The booking pace for lodging at 17 mountain destinations in seven western states improved slightly during the month of June but occupancy is still down compared to both last summer and the pre-pandemic summer of 2019. That slump in occupancy for the months of May through August was reported yesterday by DestiMetrics,* the Business Intelligence division of Inntopia on data collected through June 30. Economic variables are having considerable influence as high inflation, rising interest rates, and declining financial markets are dampening consumer’s appetite for travel during the peak summer months—particularly July and August. Travelers seeking affordability are shifting their bookings to the shoulder season months of September and October when daily rates are typically lower than the summer peak. Despite the declining occupancy, room rates remain strong and aggregated revenue for the summer season is likely to set an all-time high record.
Summer season compared to previous three years
On-the-books occupancy for the six months from May through October is down nine percent compared to last year at this time and is currently down in all six months with July and August posting the most notable drops—12.3 and 17.7 percent respectively. Average Daily Rate (ADR) is up 6.9 percent with increases in all six months but with the decrease in occupancy, aggregated revenue is down 2.8 percent compared to last year.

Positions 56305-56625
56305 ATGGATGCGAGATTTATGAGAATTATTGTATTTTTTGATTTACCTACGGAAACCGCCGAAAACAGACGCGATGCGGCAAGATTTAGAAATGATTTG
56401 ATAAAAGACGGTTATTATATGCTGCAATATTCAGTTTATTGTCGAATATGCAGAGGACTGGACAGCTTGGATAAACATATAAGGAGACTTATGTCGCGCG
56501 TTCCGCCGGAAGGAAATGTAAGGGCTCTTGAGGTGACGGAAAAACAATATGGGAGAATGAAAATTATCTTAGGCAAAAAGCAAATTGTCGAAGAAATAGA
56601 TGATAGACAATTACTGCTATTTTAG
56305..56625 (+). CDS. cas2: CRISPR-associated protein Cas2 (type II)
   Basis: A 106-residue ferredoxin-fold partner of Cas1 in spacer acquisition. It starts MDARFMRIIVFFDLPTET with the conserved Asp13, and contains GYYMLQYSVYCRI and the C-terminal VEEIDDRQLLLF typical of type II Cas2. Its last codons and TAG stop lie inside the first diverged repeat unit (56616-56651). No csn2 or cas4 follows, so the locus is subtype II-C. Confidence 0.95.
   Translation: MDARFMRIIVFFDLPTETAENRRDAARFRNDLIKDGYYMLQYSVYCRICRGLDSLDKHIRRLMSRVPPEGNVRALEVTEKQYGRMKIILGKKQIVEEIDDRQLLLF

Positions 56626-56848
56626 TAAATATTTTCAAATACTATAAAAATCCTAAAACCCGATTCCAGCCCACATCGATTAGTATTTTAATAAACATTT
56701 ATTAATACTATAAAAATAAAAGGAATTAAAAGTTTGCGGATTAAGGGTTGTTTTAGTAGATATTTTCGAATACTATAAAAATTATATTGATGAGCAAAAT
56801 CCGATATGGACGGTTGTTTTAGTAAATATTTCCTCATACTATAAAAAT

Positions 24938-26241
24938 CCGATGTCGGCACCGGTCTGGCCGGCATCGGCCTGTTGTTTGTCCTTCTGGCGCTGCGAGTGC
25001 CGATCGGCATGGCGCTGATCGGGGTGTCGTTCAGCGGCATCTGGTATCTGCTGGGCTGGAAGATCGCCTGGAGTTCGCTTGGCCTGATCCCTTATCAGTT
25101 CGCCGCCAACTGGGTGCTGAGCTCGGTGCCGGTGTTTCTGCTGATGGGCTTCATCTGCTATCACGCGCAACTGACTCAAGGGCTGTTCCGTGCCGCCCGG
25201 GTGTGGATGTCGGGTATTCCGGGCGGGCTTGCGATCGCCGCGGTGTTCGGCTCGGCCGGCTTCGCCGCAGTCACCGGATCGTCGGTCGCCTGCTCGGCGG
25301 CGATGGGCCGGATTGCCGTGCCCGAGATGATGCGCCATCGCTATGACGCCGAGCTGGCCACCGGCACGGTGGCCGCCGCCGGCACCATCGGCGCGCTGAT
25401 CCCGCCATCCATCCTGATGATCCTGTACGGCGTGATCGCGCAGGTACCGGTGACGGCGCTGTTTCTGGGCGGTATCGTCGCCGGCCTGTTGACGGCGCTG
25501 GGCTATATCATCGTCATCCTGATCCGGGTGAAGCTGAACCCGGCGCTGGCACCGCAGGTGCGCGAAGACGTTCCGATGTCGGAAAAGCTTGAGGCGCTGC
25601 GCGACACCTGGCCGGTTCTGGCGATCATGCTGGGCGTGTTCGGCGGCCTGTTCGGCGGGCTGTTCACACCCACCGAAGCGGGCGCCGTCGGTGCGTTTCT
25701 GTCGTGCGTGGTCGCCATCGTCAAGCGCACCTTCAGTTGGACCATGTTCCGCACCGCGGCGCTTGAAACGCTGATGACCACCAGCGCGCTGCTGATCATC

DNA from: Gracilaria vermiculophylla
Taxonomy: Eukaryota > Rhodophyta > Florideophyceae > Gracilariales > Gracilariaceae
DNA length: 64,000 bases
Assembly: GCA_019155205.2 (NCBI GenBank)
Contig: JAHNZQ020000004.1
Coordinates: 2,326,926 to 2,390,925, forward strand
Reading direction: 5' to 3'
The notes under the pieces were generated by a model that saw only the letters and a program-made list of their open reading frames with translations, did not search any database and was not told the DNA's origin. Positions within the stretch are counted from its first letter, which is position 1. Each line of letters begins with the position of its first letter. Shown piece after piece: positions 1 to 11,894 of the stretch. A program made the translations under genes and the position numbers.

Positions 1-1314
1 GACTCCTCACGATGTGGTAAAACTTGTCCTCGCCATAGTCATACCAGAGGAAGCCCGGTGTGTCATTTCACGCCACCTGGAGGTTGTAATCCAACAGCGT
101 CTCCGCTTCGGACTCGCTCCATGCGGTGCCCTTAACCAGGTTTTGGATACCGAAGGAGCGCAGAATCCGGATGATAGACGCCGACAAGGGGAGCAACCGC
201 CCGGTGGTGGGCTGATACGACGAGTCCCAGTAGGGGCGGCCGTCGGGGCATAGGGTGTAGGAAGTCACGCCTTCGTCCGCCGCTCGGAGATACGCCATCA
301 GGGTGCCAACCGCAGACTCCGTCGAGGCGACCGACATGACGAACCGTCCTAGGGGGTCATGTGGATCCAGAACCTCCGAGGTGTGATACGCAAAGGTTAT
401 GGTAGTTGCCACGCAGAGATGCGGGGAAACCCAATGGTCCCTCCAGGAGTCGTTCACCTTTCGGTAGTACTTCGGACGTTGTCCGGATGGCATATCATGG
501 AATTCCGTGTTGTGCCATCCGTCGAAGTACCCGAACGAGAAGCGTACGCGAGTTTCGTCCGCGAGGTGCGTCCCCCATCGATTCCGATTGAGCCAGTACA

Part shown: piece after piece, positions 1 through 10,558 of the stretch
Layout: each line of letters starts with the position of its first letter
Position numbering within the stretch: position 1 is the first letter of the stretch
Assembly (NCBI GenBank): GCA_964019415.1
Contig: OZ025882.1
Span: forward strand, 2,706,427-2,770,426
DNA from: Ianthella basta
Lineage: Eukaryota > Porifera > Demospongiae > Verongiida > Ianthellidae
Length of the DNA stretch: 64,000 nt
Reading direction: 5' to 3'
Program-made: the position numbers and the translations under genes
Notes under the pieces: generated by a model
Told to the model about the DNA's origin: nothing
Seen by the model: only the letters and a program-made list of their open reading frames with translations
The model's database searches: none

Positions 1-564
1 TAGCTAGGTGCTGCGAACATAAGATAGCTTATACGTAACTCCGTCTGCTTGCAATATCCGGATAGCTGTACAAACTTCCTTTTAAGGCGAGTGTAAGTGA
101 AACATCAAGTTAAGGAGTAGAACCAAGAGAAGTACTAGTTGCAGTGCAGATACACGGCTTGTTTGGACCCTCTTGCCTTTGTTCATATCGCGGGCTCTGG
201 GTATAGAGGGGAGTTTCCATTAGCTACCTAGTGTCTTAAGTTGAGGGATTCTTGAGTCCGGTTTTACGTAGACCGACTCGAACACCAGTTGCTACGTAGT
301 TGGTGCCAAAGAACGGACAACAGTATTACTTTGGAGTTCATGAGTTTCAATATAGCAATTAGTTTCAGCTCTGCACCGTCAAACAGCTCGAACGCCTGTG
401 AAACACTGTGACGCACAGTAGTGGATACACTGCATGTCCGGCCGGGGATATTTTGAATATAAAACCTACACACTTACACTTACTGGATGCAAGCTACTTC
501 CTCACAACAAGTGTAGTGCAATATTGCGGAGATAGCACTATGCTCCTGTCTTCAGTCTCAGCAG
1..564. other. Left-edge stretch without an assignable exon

As expected, compared to the uncertainty of two years ago at this time when pandemic restrictions were crippling travel, summer occupancy is up 121.3 percent compared to the summer of 2020 with ADR up 32.7 percent to deliver revenues that are up a stunning 194.2 percent.
When comparing this summer to Summer 2019 before the pandemic threw all comparisons out of whack, overall occupancy is down 3.5 percent with declines in May through August but with on-the-books increases for September and October. Daily rates are up 38.7 percent with gains in all six months and those very strong rates are offsetting occupancy losses to deliver an impressive 34 percent gain in summer revenues.
“Booking pace in June was ‘less bad’ than in May and when coupled with still very strong daily rates, is helping to mitigate occupancy declines compared to both last year and the pre-pandemic summer of 2019,” explained Tom Foley, senior vice president of Business Intelligence for Inntopia. “In a year-over-year comparison, all six months are down over that extraordinary rebound from the height of the pandemic but we’ve been anticipating that for a full year. A bright spot is that compared to the Summer 2019, there are some appreciable upticks for the months of September and October, an indicator of consumers avoiding the higher-priced months of mid-summer and focusing on value.”
*Bookings made in June 2022 compared to June 2021 for arrivals in June through November are down 27.6 percent which is an improvement from the 40.1 percent decline recorded as of May 31 but still very sharp. This is the fifth consecutive month of decreased bookings.